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Bahubali to be launched as graphic novel


New Delhi: Blockbuster movie Bahubali is set to to be released as graphic novels, games and animated series.

Arka Mediaworks, the makers of the film and character entertainment company Graphic India, have teamed up to take the story beyond the movie.

“From the minute I started working on this story, I knew the world of ‘Bahubai’ can’t be encompassed into a film or two, simply because there is so much more to tell, so many backstories to share. What we managed to showcase in the film was just a chip of the iceberg”, filmmaker Rajamouli said.

The story of “Bahubali” can run into thousands of pages, according to the director.

“Take the story of the character in the movie for instance. We have everything that happened in his life, every minute detail from birth to death. In the film. However, what you see is just a few fleeting shots from the time he was a toddler to when he was a 27-year-old,” he said.

Using the transmedia (technique of telling a story across multiple platform with the help of digital technology), he wants to take the remaining story of “Bahubali” to larger audiences with the expertise of Graphic  India.

“Film medium has limited space and we couldn’t use that to share everything we wanted to. There is a lot of intrigue, action and adventure in the life of all the characters of the film, which we could include when we release the story as a comic, animated series or a game,” he added.

Rajamouli believes the movie will create the market for comics in the country which is very less in percentage.

“The global character entertainment industry is worth over $100 billion and countries like Korea, Japan and the US are flourishing in this business. Yet we the country with the largest human population, constitute only the smallest piece of this pie,” Rajamouli rued.

“Instead of looking at India as not being a big comic market, let’s try and understand why there is no market, and it’s because there are no good comics that can match international standards. A market of over  1 billion people is open for us and waiting to be tapped.  Isn’t that a good sign,” he asked.

“The general perception is that the front benchers and uneducated audiences in a theater constitute the masses, while those seated in the balcony and pay more for a ticket form the elite class. This is just a misconception because take it from me, the guy who spends for a reclining seat ticket may enjoy commercial films as much as anybody or even more,” he said.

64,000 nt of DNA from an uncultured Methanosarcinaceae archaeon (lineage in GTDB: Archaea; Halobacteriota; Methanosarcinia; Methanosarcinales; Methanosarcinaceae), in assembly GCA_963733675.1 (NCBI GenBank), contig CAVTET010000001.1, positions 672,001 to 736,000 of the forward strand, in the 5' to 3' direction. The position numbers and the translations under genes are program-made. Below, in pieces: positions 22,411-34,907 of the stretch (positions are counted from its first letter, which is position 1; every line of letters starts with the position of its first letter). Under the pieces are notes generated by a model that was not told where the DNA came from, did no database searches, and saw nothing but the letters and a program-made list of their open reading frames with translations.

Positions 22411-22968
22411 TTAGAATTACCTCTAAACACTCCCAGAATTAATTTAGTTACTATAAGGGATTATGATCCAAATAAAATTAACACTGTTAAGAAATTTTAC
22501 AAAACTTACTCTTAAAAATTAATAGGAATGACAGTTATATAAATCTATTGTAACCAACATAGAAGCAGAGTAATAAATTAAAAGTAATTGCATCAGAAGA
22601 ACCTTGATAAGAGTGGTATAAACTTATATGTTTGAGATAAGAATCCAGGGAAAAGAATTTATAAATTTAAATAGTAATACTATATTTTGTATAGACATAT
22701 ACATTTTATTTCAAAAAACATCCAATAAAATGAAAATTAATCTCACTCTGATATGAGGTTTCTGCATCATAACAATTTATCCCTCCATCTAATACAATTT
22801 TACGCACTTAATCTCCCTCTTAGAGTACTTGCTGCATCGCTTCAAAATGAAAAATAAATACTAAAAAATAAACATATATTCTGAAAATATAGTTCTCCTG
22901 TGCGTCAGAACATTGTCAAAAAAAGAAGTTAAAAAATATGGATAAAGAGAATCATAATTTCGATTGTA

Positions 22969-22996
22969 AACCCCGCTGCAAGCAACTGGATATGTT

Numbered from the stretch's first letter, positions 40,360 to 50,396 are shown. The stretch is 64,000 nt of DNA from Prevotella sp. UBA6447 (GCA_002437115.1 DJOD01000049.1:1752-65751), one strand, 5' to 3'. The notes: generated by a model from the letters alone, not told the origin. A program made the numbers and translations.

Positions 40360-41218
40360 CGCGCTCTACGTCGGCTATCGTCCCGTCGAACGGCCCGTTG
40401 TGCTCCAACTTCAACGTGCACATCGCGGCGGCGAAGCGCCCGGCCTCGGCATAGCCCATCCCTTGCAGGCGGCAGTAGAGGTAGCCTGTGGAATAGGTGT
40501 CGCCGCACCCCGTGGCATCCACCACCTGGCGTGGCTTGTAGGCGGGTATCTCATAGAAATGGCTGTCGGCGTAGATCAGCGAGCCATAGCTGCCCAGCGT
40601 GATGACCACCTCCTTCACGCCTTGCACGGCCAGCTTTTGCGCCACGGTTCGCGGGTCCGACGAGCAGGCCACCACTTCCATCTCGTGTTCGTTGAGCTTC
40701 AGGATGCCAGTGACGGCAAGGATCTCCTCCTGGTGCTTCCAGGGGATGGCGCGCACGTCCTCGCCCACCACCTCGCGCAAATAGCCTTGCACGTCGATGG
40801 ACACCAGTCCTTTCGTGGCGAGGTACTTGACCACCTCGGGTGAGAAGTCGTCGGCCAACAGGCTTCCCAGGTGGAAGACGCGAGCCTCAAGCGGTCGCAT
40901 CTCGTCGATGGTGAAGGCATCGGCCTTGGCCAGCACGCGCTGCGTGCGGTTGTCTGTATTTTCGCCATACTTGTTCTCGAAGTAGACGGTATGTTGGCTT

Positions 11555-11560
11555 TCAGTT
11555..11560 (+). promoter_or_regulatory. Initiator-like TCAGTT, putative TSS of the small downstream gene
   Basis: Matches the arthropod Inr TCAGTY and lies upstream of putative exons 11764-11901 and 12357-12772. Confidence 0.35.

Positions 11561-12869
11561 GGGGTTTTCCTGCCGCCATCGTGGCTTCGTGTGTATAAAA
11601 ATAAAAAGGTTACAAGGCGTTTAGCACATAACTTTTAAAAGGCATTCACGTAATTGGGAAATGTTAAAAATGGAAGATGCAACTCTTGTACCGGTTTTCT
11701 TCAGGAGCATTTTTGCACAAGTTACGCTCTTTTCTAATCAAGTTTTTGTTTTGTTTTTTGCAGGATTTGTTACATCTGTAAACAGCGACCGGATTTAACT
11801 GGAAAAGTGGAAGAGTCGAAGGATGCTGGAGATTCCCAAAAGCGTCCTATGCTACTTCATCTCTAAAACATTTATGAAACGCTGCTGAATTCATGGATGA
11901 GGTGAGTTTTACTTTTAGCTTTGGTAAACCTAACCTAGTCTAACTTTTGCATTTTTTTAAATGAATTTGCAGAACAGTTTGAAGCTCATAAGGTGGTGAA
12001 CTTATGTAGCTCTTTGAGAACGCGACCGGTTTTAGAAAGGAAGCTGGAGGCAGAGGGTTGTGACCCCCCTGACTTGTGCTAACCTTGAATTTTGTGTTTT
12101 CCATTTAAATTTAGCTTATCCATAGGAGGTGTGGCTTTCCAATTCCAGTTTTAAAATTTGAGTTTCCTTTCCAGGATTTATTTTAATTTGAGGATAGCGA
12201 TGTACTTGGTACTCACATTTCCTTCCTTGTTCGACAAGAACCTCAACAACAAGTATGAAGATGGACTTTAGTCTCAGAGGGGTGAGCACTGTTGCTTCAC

“If ‘Bahubali’ appealed to the masses, across all types of people and demographics, I don’t see why people won’t like to know more about the world of Bahubali through a different medium, provided they are offered a world-class product. I am sure they will buy it,” he added.

The first comic experience, Rajamouli assures, can be expected in June or July, followed by the animated series closer to the release of the film’s second part.(Haricharan Pudipeddi, IANS)


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Durga Puja Pandal Decoration Catches Cinema Style, Baahubali Palace Will Be In Cruise This Year In Kolkata

The Baahubali Palace will be the home to Goddess Durga Maa. Given the popularity of the film series, it surely will be a big crowd-puller and also showcase a slice of the variety in Indian culture.

Durga Puja
Goddess Durga Idol

Kolkata, September 20, 2017: Let your Durga Puja travelogue be a medley of cinema, sensitization and emotion this year.

Walk through the palace of Mahishmati, the ancient kingdom portrayed in “Bahubali 2”, let specialists answer your queries on IVF (In Vitro Fertilization), or learn about the life and work of the Kumartuli potters, whose creations — the famed clay Durga Puja idols — symbolise the very spirit of eastern India’s biggest carnival of piety, fun, food and fiesta.

Teeming with over 3,000 Durga Puja (marquees), the city is all set to welcome the goddess and her children. It is also suitably decked up to shock and awe visitors — both domestic and international.

For starters, in the northeastern fringes of the city, a 100-foot-high marquee, mirroring the set of Mahishmati, is to come up at the Sreebhumi Sporting Club’s venue.

“Given the popularity of the film series, we thought it will not only be a big crowd-puller but also showcase a slice of the variety in Indian culture,” D.K. Goswami of the club told IANS.

Preferring to keep the budget under wraps, Goswami, however, doled out the basic design of the pandal.

The entry would be through a giant archway where an elephant with its raised trunk will be standing atop pedestals. Amarendra Bahubali would be seen climbing along the trunk — as in the sequel’s posters.

“The entire pandal would be made of plywood and fibre and the figures would be life size. The goddess would don gold jewellery in the style of the film. It is worth Rs 10 crore,” Goswami said.

Also along the city’s fringes, on the EM Bypass arterial stretch connecting east and south Kolkata, is the Purbalok Sarbojanin (community puja) which is dabbling in IVF and test-tube babies as its theme.

“The prime motivation for us was to dispel myths surrounding the procedure and also generate awareness on fraudulent practices,” Kuntal Choudhury of Purbalok Sarbojanin told IANS.

ALSO READ: This Durga Puja Brings Narratives of Communal Harmony.

Budgeted at Rs 28 lakh, the pandal, shaped like a uterus, is coming to life with over 4,000 glass test tubes, beakers, burettes and other paraphernalia narrating events leading to a genesis of life with respect to the IVF procedure.

IVF specialists, including Baidyanath Chakraborty and others, are expected to be present to deal with the FAQs surrounding the procedure.

Meanwhile, the 86-year-old Kumartuli Sarbojanin adjacent to the potters’ quarters, is busy dealing with another fact of life. They are showing the inception of the goddess Durga from straw and clay to adorning her with the prettiest of clothes and jewellery to bidding her adieu on the fifth and last day of the festival through the customary immersion.

The marquee houses a Durga idol on a trolley, idols of her children ferried by labourers and a truck outside the structure signifying the final journey of the goddess to the immersion ghats.

The marquee is fabricated with the items the craftsmen use to bring the goddess to life — bamboo, wood, straw and clay.

“We craft the idol with reverence as we think of her as our own daughter. When the Durga puja ends and the goddess departs (immersion), the feeling is the same when your own daughter sets off with her husband after marriage for a new life,” said Babu Pal, a spokesperson for the idol makers. (IANS)


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Shivgami Devi of Baahubali: The abode of all character a Woman Dwells